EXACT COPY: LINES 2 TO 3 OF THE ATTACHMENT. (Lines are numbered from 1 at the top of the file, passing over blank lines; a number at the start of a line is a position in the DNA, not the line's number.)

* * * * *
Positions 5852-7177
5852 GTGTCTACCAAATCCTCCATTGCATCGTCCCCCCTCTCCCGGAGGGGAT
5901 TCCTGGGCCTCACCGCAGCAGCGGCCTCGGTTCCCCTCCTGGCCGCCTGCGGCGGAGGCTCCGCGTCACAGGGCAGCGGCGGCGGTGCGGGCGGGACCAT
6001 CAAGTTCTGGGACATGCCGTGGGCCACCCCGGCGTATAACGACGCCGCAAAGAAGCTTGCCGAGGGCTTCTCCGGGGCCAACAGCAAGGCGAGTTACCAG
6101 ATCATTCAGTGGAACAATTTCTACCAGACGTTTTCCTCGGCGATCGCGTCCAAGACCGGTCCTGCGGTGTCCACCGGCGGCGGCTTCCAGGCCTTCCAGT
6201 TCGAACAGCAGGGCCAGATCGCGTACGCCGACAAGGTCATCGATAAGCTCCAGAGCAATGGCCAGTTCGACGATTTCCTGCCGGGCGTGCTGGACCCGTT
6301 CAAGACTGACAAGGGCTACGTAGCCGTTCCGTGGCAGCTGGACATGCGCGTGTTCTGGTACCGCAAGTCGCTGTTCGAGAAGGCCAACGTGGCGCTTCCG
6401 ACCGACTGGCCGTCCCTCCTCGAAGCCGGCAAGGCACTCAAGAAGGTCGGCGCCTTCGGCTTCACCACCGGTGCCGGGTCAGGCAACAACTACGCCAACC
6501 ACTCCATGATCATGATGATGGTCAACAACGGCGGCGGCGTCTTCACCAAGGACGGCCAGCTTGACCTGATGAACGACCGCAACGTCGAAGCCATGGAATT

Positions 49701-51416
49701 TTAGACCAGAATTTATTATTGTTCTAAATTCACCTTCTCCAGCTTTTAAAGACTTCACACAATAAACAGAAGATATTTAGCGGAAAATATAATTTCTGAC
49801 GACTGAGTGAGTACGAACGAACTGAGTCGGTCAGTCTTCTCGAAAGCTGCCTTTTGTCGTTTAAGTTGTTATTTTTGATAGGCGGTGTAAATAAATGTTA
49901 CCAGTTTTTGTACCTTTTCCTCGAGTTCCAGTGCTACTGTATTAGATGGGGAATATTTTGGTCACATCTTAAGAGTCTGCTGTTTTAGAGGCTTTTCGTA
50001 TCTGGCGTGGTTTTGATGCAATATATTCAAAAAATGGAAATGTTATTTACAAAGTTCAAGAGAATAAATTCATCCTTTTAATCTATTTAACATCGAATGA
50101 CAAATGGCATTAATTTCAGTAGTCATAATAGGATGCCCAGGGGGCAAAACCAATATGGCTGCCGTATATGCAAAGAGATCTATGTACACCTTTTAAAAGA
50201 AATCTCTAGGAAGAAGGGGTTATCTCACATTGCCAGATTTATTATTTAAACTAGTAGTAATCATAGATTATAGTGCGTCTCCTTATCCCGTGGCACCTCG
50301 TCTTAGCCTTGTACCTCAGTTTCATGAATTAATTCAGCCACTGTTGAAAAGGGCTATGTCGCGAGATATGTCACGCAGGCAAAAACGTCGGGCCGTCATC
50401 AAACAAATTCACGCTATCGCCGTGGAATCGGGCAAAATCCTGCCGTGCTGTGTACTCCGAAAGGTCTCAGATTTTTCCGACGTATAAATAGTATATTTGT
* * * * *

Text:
5852 GTGTCTACCAAATCCTCCATTGCATCGTCCCCCCTCTCCCGGAGGGGAT
5901 TCCTGGGCCTCACCGCAGCAGCGGCCTCGGTTCCCCTCCTGGCCGCCTGCGGCGGAGGCTCCGCGTCACAGGGCAGCGGCGGCGGTGCGGGCGGGACCAT